Related: Blues Fest - Top Picks
(Thanks to HKS)
- Lawn seating at the Front Porch stage provides quick access to food and beverage purveyors, bathrooms (aka port-a-pottys), and shaded areas with good views of the stage. They typically have piano and harp (aka harmonica) blues and acoustic sets here. Expect to see some old names on stage.
- The Juke Joint stage is a very intimate setting. There are a few benches set up for seating. Otherwise, you have the standard asphalt or bring your own chair situation. The electric keyboard and guitar sessions promise to impress and often feature father-son combo acts.
- The Crossroads stage serves large crowds. Access to bathrooms here is good and there is some shaded grassy seating available with good sound, but little or no viewing. Several benches set up for seating, but standard asphalt or bring your own chair seating.
- In the afternoon while listening at Blues Fest, go to the entrance of the Petrillo Music Shell seating area and get a stamp/wristband for later entrance to the seating area, if that's where you'd like to sit.
- It's also a good idea to buy enough food and beverage tickets for the entire day, so you don't get stuck standing in huge and crowded lines to buy them in the evening.
- If you are sitting on the lawn, bring tarps or some kind of water barrier as the grassy area is always moist this time of year. Or, take along some fancy chairs to sit in, but still bring rain gear. Odds are it will rain at some point during Blues Fest.
- Because it rains every year, blues fest is also a bit of a mud fest. Fashionistas beware. You may want to choose your shoes appropriately because they will get trashed and your feet will at some point sink into the mud. Any kind of washable sandal is a good choice, and flip-flops work but your toes might get muddy. Socks and sneakers are also good, but you may want a back up pair of dry socks.
- The Petrillo Music Shell lawn area set-ups get elaborate as with many events in the music shell area. You'll find grills, large tents, and huge kites to mark social gatherings. You may want to be prepared to compete on this level.
- You can bring into the festival without issue the following items: food, soft drinks, water, coolers, blankets/tarps, chairs, Frisbees, hacky sacks, and tents.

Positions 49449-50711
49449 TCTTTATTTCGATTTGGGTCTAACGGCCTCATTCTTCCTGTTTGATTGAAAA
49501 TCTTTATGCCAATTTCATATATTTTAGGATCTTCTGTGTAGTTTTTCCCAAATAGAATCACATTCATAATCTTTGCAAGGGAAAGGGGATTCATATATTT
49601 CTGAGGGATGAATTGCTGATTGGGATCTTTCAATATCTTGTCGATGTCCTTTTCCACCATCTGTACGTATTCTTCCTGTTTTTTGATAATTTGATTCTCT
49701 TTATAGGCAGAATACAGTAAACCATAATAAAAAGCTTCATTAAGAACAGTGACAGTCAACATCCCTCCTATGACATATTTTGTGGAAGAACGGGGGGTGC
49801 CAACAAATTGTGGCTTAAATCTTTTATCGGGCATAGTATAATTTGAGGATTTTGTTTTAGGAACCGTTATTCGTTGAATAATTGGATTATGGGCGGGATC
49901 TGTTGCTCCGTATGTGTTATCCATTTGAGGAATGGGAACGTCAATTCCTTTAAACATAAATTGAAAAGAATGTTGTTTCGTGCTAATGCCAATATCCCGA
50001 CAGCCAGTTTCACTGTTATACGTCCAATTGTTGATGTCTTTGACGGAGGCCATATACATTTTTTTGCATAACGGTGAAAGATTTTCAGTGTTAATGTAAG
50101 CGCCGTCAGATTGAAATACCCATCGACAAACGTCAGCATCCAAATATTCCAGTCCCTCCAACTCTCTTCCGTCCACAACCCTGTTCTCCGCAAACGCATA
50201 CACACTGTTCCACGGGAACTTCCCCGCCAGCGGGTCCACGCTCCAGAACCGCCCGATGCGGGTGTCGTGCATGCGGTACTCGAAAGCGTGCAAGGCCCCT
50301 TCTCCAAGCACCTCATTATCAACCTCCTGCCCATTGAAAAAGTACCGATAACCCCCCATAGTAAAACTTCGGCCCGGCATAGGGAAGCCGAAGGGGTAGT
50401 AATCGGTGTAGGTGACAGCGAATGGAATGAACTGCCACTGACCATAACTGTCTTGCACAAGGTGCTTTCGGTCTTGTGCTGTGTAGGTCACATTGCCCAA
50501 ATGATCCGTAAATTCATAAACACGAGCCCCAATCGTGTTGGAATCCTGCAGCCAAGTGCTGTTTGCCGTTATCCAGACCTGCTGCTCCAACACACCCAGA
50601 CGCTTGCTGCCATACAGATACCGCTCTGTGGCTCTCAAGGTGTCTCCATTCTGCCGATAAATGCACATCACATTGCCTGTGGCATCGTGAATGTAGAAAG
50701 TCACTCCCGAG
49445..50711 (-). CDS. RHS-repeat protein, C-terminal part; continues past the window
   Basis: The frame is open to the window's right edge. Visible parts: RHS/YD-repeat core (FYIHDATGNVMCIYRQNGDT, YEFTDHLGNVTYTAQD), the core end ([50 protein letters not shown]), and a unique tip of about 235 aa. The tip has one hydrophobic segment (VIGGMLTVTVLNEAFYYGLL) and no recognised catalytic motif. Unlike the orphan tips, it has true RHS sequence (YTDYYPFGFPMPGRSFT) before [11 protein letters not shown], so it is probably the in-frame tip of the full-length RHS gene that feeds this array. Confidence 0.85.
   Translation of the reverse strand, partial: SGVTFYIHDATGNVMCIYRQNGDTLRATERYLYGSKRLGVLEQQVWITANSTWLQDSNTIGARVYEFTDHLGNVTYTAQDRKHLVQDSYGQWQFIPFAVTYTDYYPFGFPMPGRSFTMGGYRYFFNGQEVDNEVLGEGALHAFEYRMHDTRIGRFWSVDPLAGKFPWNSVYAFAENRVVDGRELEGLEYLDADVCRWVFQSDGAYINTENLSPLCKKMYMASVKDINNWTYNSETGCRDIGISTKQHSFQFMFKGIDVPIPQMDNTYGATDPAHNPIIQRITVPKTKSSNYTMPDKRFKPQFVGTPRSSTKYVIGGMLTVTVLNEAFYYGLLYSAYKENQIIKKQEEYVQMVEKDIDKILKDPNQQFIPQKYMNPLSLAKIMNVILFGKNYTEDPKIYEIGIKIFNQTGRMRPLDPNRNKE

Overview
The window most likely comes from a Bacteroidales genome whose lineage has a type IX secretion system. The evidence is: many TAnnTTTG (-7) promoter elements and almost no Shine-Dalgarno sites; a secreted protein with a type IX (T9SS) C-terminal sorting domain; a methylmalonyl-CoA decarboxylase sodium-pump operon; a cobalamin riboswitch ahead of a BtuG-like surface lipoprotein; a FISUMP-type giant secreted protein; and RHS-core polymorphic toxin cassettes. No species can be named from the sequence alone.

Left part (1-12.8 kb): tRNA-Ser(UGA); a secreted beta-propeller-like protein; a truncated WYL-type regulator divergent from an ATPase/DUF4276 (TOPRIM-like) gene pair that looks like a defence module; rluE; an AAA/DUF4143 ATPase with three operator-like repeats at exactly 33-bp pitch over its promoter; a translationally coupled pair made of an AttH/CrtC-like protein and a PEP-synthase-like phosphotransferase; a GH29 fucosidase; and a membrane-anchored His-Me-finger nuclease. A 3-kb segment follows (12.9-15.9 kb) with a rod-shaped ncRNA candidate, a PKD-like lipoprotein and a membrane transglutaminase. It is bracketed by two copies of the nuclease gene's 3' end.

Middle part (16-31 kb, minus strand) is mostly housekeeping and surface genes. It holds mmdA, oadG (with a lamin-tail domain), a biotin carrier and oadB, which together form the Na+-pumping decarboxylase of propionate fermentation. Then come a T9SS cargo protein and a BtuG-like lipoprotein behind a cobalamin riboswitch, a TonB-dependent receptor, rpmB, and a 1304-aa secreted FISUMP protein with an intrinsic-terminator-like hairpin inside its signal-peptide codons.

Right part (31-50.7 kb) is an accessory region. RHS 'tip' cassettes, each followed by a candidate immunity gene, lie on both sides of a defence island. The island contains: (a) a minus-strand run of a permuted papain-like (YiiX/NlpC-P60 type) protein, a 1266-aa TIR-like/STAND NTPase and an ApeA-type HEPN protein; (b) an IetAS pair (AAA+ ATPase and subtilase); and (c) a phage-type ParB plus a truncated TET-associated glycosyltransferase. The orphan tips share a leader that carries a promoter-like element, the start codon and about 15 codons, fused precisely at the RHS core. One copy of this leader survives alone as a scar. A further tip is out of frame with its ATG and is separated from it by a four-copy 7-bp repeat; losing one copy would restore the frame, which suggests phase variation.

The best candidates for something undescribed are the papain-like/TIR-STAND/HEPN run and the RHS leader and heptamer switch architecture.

- You can not bring into the festival the following items: glass containers, alcohol (enforcement varies, but they often confiscate), and illegal substances.
- It really is a good idea to bring water and arrive well-hydrated. The sun and the crowds can get very hot, and the lines for water can get long. Not to mention you've got to pay for their water. Plus, if you're thinking you may have a few beers (why not?), you'll want to take good care of yourself w/ some extra water.
- If you do get overheated, you can always cool off a bit at the Buckingham Fountain, which is near the south end of the festival. If there's any kind of breeze, one side will act like an urban sprinkler, and you can cool off there. Another option is visiting the fountain in Millennium Park at the northeast corner of Monroe and Michigan. There's always room for a few more people to splash through there.
- It's about a 10 to 15 minute walk or 10-minute cab ride from Ogilvie and Union Stations, and the festival is very close to the el. The Metra usually has reduced weekend ride passes, but they don't count Fridays as the weekend.
- Blues clubs, like Buddy Guy's Legends, have some good sessions during the day and typical good night acts. There are lines around the clock at Buddy Guy's, but sometimes you can hit the perfect window and get right in. Other clubs around town often feature festival players at night. You can often find a repeat of the sets you witnessed in Grant Park earlier in the day.
- Admission is FREE to all Grant Park events.